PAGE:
8. CEREVISIAE (Saccharomyces).—FERMENTUM COMPRESSUM (Compressed Yeast), N.F.—An organized ferment. Yeast is the name applied to the frothy scum that forms on the surface of saccharine liquids and rises from the bungholes of newly brewed beer. Under the microscope this froth is shown to consist of particles which multiply with extraordinary rapidity when placed in a moderately warm temperature. The globular forms are considered as the spores of a fungus belonging to the genus Torula, the cells of which are but slightly united, sometimes forming branching chains, the mycelium being almost absent. Yeast is employed in hastening the fermentation of worts and in leavening dough in bread-making. Bottom or sediment yeast is found on the bottom of fermenting vessels. Two quite distinct methods of brewing are produced, depending upon the employment of one or the other of these varieties of yeast. For the purpose of the bakery, yeast is dried and formed into cakes. Beer yeast is official in the B.P. Yeast, under the title of fermentum, was official in the U.S.P., 1820-40, 1860-80, used as a tonic, laxative, etc., but at present rarely employed. As a local remedy, as poultice, in treatment of eruptions of boils, it still finds some favor.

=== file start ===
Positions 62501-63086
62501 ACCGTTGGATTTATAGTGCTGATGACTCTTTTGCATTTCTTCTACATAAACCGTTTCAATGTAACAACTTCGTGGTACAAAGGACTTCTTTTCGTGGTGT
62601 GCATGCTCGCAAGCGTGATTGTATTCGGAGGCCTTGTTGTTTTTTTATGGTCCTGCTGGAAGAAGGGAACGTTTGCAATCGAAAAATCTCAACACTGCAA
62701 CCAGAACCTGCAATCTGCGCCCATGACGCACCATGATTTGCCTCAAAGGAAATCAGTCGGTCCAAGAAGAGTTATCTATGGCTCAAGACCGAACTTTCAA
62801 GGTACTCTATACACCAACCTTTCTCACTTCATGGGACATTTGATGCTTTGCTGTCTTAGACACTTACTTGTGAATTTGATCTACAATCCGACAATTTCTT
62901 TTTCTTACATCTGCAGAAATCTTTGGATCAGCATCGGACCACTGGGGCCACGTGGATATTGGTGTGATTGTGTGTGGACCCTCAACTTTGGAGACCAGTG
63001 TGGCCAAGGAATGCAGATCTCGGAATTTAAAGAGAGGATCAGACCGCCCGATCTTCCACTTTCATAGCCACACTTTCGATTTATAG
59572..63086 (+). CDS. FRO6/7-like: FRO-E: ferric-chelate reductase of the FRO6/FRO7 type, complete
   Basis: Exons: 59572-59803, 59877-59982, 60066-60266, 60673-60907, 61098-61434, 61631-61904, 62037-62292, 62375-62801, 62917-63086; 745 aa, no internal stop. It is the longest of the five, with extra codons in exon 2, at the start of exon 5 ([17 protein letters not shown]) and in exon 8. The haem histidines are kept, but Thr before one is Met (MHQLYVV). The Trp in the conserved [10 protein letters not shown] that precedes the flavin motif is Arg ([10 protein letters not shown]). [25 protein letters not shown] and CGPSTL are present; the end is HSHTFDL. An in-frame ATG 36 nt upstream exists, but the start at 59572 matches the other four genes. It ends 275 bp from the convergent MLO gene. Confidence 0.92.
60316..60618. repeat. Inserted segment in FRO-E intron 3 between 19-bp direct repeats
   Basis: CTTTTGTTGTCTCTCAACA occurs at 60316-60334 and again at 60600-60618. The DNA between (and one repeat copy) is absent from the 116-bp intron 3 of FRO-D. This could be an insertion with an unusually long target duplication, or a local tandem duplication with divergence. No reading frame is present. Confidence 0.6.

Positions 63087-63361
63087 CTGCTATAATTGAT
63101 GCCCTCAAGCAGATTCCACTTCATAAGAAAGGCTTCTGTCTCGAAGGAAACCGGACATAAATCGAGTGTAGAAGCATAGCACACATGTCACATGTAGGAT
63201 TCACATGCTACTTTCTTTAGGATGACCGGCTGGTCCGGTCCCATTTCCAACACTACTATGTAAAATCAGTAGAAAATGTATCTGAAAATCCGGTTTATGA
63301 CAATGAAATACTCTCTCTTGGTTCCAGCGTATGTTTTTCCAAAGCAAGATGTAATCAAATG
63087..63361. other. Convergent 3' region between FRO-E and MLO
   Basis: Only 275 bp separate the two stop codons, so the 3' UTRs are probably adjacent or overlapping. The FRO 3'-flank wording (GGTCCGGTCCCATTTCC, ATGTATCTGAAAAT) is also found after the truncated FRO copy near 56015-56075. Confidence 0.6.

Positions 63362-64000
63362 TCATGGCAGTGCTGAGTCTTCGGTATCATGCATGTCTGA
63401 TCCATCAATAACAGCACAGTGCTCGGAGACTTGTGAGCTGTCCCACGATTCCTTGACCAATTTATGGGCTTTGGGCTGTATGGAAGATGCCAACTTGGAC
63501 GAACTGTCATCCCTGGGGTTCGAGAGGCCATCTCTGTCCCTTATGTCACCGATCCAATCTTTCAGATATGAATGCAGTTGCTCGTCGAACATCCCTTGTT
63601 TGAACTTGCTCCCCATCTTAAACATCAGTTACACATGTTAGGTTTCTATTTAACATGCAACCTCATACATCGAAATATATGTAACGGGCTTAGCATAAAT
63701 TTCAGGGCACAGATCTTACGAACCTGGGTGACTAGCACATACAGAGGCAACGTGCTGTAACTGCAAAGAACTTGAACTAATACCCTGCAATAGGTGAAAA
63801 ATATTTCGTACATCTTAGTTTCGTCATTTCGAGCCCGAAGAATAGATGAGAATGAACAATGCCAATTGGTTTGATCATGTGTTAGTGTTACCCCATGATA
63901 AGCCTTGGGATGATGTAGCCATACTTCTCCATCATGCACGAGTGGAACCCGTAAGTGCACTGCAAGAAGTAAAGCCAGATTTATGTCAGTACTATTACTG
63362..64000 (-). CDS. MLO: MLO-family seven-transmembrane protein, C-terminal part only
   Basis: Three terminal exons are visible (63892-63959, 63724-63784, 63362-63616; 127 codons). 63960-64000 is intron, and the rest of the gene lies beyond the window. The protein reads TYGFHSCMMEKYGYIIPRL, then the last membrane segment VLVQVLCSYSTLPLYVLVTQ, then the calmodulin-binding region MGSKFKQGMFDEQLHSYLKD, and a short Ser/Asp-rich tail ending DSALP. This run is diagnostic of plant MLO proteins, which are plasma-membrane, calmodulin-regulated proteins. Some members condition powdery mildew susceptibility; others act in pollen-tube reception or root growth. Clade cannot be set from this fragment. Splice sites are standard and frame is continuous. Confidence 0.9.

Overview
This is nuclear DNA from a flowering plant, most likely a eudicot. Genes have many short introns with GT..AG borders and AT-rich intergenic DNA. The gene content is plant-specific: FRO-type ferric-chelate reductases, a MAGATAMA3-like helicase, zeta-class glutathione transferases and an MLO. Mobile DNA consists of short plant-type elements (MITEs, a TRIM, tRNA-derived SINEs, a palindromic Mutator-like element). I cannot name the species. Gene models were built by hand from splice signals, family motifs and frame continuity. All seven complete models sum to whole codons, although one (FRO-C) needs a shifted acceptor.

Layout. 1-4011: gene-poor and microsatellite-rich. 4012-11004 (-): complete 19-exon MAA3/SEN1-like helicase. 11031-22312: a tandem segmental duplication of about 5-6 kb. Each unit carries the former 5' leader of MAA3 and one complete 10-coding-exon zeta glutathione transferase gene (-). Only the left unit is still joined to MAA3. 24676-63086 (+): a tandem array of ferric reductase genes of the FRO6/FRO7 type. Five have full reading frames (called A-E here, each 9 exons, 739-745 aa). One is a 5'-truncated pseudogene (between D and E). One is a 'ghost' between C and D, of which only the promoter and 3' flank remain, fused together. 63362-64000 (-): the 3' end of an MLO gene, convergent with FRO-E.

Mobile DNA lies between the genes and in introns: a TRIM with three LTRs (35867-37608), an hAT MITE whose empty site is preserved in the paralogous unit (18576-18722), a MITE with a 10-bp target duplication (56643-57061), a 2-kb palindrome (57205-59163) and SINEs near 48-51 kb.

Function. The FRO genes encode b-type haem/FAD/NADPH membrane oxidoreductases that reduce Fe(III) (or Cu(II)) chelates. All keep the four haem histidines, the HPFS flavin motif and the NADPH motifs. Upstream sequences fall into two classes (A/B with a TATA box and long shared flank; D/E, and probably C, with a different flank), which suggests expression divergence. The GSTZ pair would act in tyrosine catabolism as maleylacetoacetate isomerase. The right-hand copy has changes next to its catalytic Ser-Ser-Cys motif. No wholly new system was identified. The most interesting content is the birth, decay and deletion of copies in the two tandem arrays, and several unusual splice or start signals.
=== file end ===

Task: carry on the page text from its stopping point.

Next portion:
A Manual of Organic Materia Medica and Pharmacognosy, 1917, was written by Lucius E. Sayre, B.S. Ph. M.